A couple of months ago, I started a series of rebuttals to the infamous "70 minute Phantom Menace review" that's been making the rounds on the internet, but life and work have pretty well gotten in the way of me continuing.

But since Red Letter Media (those responsible for the Phantom Menace review) have released their " target="_blank">90 minute Attack of the Clones review, I've been inundated with requests for me to get off my duff and continue.

So here I am.

This is a direct rebuttal of Part 2 of their 70 minute Phantom Menace review. You can watch their version of it here.

Part 2: The Story

Our friends at Red Letter Media don't have much to complain about the story other than they think the opening is weak.  And there isn't much I can say about the "indictment" of the opening, since it was pretty thin.

The opening, I think, is one of the strongest assets of The Phantom Menace.  Take a moment to just set the scene here: When things open in Star Wars: Episode IV - A New Hope, things are bad in the galaxy.  Very bad.  And now we have a prequel set 30 or 40 years previous.  If the galaxy had spent that much time in the same turmoil, the series would be monotonous and boring.  This opening is the galaxy as it was.  There were no rebels and there was no Empire.  Everything was idyllic. And it's a contrast that the biggest problem is something so minor as the taxation to trade routes in outlying star systems.

We have our heroes, the Jedi, enter into this conflict, dabbling into politics in a somewhat unprecedented move and those responsible (Darth Sidious) find out about it and orders them to be killed.  5 minutes into the film, Qui-Gon and Obi-Wan's ship is blown up, Naboo is under-full scale invasion, and the wheels are in motion for the fall of the Republic in a way the galaxy hasn't seen since the inception of their central government.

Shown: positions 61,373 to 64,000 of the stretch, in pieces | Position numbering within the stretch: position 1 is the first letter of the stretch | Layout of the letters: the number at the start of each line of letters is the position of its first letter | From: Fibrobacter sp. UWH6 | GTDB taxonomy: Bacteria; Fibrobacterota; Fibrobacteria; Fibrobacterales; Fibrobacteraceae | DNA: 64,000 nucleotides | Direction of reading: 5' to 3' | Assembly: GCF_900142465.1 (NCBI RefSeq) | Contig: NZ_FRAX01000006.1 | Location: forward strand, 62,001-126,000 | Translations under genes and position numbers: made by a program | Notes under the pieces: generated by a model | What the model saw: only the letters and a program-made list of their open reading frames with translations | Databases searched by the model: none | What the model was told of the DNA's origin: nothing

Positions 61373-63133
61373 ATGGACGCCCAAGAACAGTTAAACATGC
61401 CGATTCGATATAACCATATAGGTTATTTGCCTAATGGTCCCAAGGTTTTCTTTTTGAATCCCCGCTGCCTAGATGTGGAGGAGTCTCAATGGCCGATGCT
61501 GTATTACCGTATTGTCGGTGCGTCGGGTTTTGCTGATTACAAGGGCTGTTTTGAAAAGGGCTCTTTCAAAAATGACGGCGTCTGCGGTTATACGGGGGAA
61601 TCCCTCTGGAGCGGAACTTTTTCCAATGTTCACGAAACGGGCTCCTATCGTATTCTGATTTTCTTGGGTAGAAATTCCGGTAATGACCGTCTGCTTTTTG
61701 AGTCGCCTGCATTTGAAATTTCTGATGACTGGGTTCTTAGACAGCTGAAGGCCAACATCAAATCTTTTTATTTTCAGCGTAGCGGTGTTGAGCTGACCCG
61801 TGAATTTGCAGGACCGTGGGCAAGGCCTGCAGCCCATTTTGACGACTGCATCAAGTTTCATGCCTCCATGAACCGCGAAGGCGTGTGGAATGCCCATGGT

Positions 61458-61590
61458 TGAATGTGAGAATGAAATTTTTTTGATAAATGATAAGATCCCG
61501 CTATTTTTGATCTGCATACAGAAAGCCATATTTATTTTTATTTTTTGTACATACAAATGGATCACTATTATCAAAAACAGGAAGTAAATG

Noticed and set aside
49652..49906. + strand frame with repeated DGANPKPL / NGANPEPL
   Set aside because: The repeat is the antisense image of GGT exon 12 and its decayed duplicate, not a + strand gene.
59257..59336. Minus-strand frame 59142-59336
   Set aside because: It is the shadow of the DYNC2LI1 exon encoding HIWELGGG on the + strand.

Seeing how innocent and naïve the galaxy is here, in comparison to how it is in the classic trilogy offers us a contrast that makes the bright seem brighter and the dark seem darker.

And then we're off on a meaningful spate of action that brings the Jedi onto their journey to try to stave off the first major conflict the galaxy has seen in a millennium.

As for the title and the villain: The Phantom Menace implies that the villain is in the shadows, pulling the strings.  This is setting the stage.  This is how Palpatine/Sidious operates, in subtle ways to get what he wants.  This is the beginning of the road that leads us to the ultimate destruction of the Jedi, but if he came out, waving his arms to reveal that now, it would be retarded.

As far as the lengthy discussion about the taxation of trade routes, he spends way too much brain power on a macguffin. Alfred Hitchcock coined this term: it's a plot device that makes the action happen without being important in and of itself. To spend too much time caring about why they're taxing the trade routes and why the Trade Federation is blockading Naboo is literally a waste of time. Why would the Naboo care WHY the Trade Federation is blockading their planet?  It's enough that they are that forces them into action.  It's enough that the blockade exists and a dispute needs to be settled by independent arbiters (the Jedi) and that the Supreme Chancellor needs to act.

And really, it's no stretch to believe that a protocol droid, programmed for etiquette and protocol in situations like this, can recognize what the hell a Jedi Knight is.  And then for the Trade Federation who have no prior experience with Jedi to think that gassing them will work to kill them makes perfect sense.

There wasn’t a lot of substance to Part Two of the Phantom Menace review that Red Letter Media put out, because to distract from that, they added in a chick tied up in a basement and the reviewer getting off his meds and needing pizza rolls.

In any case, I'll try to knock these out more regularly.  I've literally received a dozen emails asking for these since the Attack of the Clones review went live.  I'll get there as soon as I can.

Click here to read Part One.

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